Quadmates Find Support in Athletics, Classroom, and Beyond

When College second-years Lucca Abele, Anna Scott, Phoebe von Conta, and Maggie Allen are together, they often cannot hold a conversation without it eventually dissolving into laughter. In addition to being teammates on the cross country and track and field teams, the four live together, have overlapping academic interests, and take many of the same classes; all of which have fostered deep friendships that shape many aspects of their Oberlin lives.

The four initially met as first-years during cross country preseason, which required them to be on campus a month before orientation. Allen and von Conta both agreed that they remembered Abele because she is vegan and from Vermont. Scott was more reserved her first semester because she came to Oberlin knowing older students. However, she became closer with teammates and friends in her class as the year progressed.

Both running and the dynamic of the women’s cross country team have influenced their friendship, as they all have found a support system in each other and the team.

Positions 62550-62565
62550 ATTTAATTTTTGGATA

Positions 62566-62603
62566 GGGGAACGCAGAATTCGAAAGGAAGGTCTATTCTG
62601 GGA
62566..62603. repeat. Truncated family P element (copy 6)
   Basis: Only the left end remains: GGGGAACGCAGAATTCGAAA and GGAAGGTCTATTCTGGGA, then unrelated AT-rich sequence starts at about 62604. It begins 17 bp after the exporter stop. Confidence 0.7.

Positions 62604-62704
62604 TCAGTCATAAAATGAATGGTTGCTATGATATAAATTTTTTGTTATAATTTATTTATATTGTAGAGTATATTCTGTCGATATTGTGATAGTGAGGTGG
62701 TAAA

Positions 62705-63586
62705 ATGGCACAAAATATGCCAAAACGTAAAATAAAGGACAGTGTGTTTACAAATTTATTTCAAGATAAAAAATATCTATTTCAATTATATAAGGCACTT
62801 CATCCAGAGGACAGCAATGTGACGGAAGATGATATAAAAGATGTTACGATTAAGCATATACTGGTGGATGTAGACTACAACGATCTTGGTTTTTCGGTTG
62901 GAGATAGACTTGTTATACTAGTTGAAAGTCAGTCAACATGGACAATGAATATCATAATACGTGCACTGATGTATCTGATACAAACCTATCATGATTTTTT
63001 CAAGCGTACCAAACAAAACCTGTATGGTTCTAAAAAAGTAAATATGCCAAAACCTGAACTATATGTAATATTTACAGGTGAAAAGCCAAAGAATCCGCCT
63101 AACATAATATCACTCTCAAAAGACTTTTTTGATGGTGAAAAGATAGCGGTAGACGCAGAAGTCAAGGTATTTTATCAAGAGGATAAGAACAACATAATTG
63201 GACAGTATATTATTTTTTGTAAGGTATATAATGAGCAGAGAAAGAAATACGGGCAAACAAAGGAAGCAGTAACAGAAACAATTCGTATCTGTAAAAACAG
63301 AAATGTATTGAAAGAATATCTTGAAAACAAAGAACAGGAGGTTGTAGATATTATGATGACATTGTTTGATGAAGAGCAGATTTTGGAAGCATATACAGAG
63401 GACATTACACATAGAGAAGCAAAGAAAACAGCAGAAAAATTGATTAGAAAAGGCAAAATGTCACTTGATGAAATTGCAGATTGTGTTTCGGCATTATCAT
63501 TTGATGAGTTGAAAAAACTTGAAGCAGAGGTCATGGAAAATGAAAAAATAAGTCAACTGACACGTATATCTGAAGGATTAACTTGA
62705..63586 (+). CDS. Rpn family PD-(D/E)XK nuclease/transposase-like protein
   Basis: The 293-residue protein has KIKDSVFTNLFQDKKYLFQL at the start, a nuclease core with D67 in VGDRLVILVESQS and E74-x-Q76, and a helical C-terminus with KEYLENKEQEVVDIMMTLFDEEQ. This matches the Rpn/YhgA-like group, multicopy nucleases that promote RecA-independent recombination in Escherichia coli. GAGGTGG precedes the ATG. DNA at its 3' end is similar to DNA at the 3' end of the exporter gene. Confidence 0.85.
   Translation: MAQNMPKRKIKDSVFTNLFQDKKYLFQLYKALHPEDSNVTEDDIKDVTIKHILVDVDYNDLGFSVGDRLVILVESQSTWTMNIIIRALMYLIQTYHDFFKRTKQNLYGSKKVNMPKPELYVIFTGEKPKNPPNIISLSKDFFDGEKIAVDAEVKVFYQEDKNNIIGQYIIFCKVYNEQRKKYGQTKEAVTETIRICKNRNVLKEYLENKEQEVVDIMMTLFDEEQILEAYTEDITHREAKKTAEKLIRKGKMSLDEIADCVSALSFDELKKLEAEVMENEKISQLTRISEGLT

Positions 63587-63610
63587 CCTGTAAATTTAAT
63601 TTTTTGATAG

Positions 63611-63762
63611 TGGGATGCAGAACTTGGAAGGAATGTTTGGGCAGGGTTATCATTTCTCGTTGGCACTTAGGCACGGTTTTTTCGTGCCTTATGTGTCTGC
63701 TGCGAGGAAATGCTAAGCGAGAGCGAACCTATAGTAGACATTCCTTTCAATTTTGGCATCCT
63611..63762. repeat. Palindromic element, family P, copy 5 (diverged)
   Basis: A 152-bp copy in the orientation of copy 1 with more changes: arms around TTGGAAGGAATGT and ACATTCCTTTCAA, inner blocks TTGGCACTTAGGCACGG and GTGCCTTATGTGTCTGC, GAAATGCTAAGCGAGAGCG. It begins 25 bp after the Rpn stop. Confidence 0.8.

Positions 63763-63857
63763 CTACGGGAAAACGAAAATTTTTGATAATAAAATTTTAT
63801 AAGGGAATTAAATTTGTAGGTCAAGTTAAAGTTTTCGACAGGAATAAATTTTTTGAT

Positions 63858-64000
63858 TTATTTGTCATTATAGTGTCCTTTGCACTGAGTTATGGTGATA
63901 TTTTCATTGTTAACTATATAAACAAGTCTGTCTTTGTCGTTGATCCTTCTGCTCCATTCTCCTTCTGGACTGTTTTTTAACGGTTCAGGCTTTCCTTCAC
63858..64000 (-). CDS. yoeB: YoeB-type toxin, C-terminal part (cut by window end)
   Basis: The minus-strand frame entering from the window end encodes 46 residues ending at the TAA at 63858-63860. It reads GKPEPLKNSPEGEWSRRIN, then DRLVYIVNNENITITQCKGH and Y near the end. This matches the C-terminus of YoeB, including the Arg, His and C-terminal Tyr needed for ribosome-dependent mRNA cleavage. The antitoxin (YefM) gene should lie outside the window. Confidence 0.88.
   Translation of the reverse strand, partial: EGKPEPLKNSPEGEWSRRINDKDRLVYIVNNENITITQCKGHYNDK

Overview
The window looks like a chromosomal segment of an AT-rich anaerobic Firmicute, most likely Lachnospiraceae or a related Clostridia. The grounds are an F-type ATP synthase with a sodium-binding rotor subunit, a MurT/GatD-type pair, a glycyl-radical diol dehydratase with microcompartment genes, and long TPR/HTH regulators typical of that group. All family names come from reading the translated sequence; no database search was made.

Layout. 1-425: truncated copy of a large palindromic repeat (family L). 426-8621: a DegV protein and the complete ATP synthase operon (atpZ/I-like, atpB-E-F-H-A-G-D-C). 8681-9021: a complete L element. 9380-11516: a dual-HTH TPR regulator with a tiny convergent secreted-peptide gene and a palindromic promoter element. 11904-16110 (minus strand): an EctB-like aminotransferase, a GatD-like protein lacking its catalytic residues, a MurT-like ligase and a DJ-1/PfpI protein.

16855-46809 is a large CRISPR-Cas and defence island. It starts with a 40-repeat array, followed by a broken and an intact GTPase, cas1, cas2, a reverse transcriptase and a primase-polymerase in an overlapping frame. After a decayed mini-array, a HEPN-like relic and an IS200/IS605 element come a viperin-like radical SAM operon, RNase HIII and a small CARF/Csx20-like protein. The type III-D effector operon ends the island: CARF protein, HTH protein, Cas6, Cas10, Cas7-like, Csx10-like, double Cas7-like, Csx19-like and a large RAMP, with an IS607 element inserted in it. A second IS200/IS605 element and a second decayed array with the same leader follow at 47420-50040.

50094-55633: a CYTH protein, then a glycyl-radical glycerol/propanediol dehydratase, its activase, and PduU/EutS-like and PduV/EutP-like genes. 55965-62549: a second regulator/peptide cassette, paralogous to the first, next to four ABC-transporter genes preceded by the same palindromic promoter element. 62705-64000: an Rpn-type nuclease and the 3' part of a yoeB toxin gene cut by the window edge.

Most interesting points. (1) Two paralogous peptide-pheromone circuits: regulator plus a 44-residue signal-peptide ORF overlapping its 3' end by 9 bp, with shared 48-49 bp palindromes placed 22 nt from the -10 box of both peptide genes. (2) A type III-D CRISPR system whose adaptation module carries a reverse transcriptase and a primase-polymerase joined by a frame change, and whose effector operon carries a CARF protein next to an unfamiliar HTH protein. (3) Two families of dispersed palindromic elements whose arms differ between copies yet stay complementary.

“The cross country team as a whole is an incredibly tight-knit group — I wouldn’t even call it a team, it’s more of a family,” said Allen. “I also think that the close friendships that we’ve fostered in the place that we live in together and the dynamics that we have formed outside of actual practice and competition have really helped develop trust because we know that we have each other’s backs at practice, during workouts, during races, and after.”

While the four live together, the quad has also become a space for all members of the cross country team to congregate.

“Our quad is kind of a revolving door for the entire cross country team,” von Conta said. “A lot of people come and go, so it does feel like a home base for the team.”

Similar to the supportive environment nurtured by the team, the four encourage each other to pursue new opportunities. Scott is particularly interested in visual arts and decorated the living space with her artwork.

“I remember this one specific night that I came home and I played a song sample for you guys of what I had been working on,” Scott said, speaking to her three roommates. “And immediately you were like, ‘Oh my God, you have to join the Conservatory.’ You all inspired me so much and were supportive and loved hearing my music [so much] that I got on my bike and immediately rode to the Conservatory to pick up an independent study for voice lessons form. The living space that we’ve created is incredibly supportive of all our diverse interests.”